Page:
Another of my longstanding desires for iOS is interactive (what some call actionable) notifications, which takes interface from being pull — I have to go find what I want to do — to push —the system brings what I want to do right to me. Home screens, widgets, apps are all pull interface. I have to go to switch out of what I'm doing in order to go do something else. Interactive notifications are push interface. No matter what I'm doing, they come right to me. Depending on implementation and settings, that can be convenient or annoying, but it's inarguably powerful. OS X Mavericks got it last year. It'd be great of iOS 8 got interactive notifications this year.
Back before iOS 6, in an article explaining why widgets weren't the answer, I outlined the problem like this:
Another problem is that, while tapping on a notification can quickly and easily send you to the appropriate app, there's no symmetrically quick and easy way to get back. Tap and you're taken from where you are to where you need to go to act, but then you're left to double click the Home button to get to the app switcher cards, tap the card, and only then go back. It's like being teleported to the bottom of a hill and then left to climb back up on your own.
Back before iOS 7 I started to try an imagine how Apple could implement interactive notifications on iOS:
And, of course, keep dragging to get the full Notification Center, just like in iOS 7.
Apple did address two important areas in iOS 7, however:
Now, at least, when you hit a notification, iOS 7 background refresh means you can be reasonably certain the message or other content will already be downloaded and there waiting for you.
Basically, I wanted to fast app switch dock media controls in Notification Center, along with quick toggles and Google Now-style contextual information. Control Center took over the media controls and toggles, and the Today video added the beginnings of contextual data with Next Location.
So that's better, but it's still missing the interactive part.
Instant messaging, be it iMessage, Twitter, WhatsApp or any short, concise bit of text on iOS currently suffers from the exact problem described above. Notification Center banners can show you a message has arrived but in order to reply you have to carrousel over to the originating app.
With OS X Mavericks active notifications you can now click on a reply button within the notification and be given a reply field within that notification. No more switching apps, not more having to figure out how to get back.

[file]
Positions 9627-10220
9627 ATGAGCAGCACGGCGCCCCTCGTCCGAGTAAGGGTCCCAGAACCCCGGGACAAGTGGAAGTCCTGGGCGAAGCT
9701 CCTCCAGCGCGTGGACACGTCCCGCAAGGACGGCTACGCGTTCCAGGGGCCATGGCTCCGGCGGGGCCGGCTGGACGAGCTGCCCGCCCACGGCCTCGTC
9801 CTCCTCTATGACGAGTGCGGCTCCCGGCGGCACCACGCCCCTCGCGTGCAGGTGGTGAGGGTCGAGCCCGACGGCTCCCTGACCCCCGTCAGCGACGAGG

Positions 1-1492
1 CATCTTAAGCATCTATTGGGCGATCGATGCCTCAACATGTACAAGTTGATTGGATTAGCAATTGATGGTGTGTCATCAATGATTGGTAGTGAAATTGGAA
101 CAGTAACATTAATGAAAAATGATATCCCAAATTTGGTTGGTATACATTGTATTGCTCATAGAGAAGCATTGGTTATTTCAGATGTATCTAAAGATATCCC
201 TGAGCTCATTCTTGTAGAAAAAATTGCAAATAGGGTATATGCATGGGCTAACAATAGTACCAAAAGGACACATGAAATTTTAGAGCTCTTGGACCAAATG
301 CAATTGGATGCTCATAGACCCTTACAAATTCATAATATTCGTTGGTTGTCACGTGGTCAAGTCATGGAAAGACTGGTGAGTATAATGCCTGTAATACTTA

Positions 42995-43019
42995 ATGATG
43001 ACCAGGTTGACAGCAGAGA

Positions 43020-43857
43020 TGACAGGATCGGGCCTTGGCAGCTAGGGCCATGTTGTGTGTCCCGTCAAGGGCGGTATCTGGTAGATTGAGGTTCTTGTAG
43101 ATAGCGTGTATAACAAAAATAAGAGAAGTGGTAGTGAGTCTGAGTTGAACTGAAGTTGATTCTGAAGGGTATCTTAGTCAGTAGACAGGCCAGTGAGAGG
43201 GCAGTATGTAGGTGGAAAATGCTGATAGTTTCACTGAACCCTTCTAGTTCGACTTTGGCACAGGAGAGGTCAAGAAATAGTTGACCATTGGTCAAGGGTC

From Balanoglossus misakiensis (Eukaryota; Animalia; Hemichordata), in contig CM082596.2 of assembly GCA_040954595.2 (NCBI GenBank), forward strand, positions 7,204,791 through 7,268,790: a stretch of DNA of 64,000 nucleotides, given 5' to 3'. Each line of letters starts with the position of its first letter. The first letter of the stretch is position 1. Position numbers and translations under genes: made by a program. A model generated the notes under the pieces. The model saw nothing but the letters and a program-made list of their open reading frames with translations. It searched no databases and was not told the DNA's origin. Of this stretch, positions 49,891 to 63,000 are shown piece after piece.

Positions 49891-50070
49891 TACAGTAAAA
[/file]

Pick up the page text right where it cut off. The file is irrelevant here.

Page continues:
That same system is what pretty much everyone wants on iOS. Notification Center banner comes in, choose to tap on it and it expands with a reply field you can use to respond immediately, right where you are, and get right back to doing what you were doing a moment before.
Last year I described push interface applied to re-setting clocks and timers like this:
It's a more challenging interface to push, but one that greatly increases convenience.
The same thing could be applied to audio notifications. If a new podcast is available to download, for example, the notification that tells you about it could be expanded to show basic media controls so you could play the episode immediately without having to change apps and find your way back.
With video, for example a new episode of Mad Men becoming available on iTunes, you probably want to go to Videos and watch it when you're ready. New audio you can just start listening to as you keep doing whatever it is you were doing when you were notified.
iOS 7 felt to me like the beginning of dynamic interface. Really, however, it started earlier than that. It started with AirPlay and CarPlay. It started with the embeddable Mail and App Store and Share sheets Apple has been building up over the last few years. We're seeing it everywhere. Hell, it started with webOS notifications, BiteSMS, and JellyBean active notifications.
That's the future interface seems to be hurtling towards and it'd be great if we could get even closer to it come iOS 8.
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Rene Ritchie is one of the most respected Apple analysts in the business, reaching a combined audience of over 40 million readers a month. His YouTube channel, Vector, has over 90 thousand subscribers and 14 million views and his podcasts, including Debug, have been downloaded over 20 million times. He also regularly co-hosts MacBreak Weekly for the TWiT network and co-hosted CES Live! and Talk Mobile. Based in Montreal, Rene is a former director of product marketing, web developer, and graphic designer. He's authored several books and appeared on numerous television and radio segments to discuss Apple and the technology industry. When not working, he likes to cook, grapple, and spend time with his friends and family.
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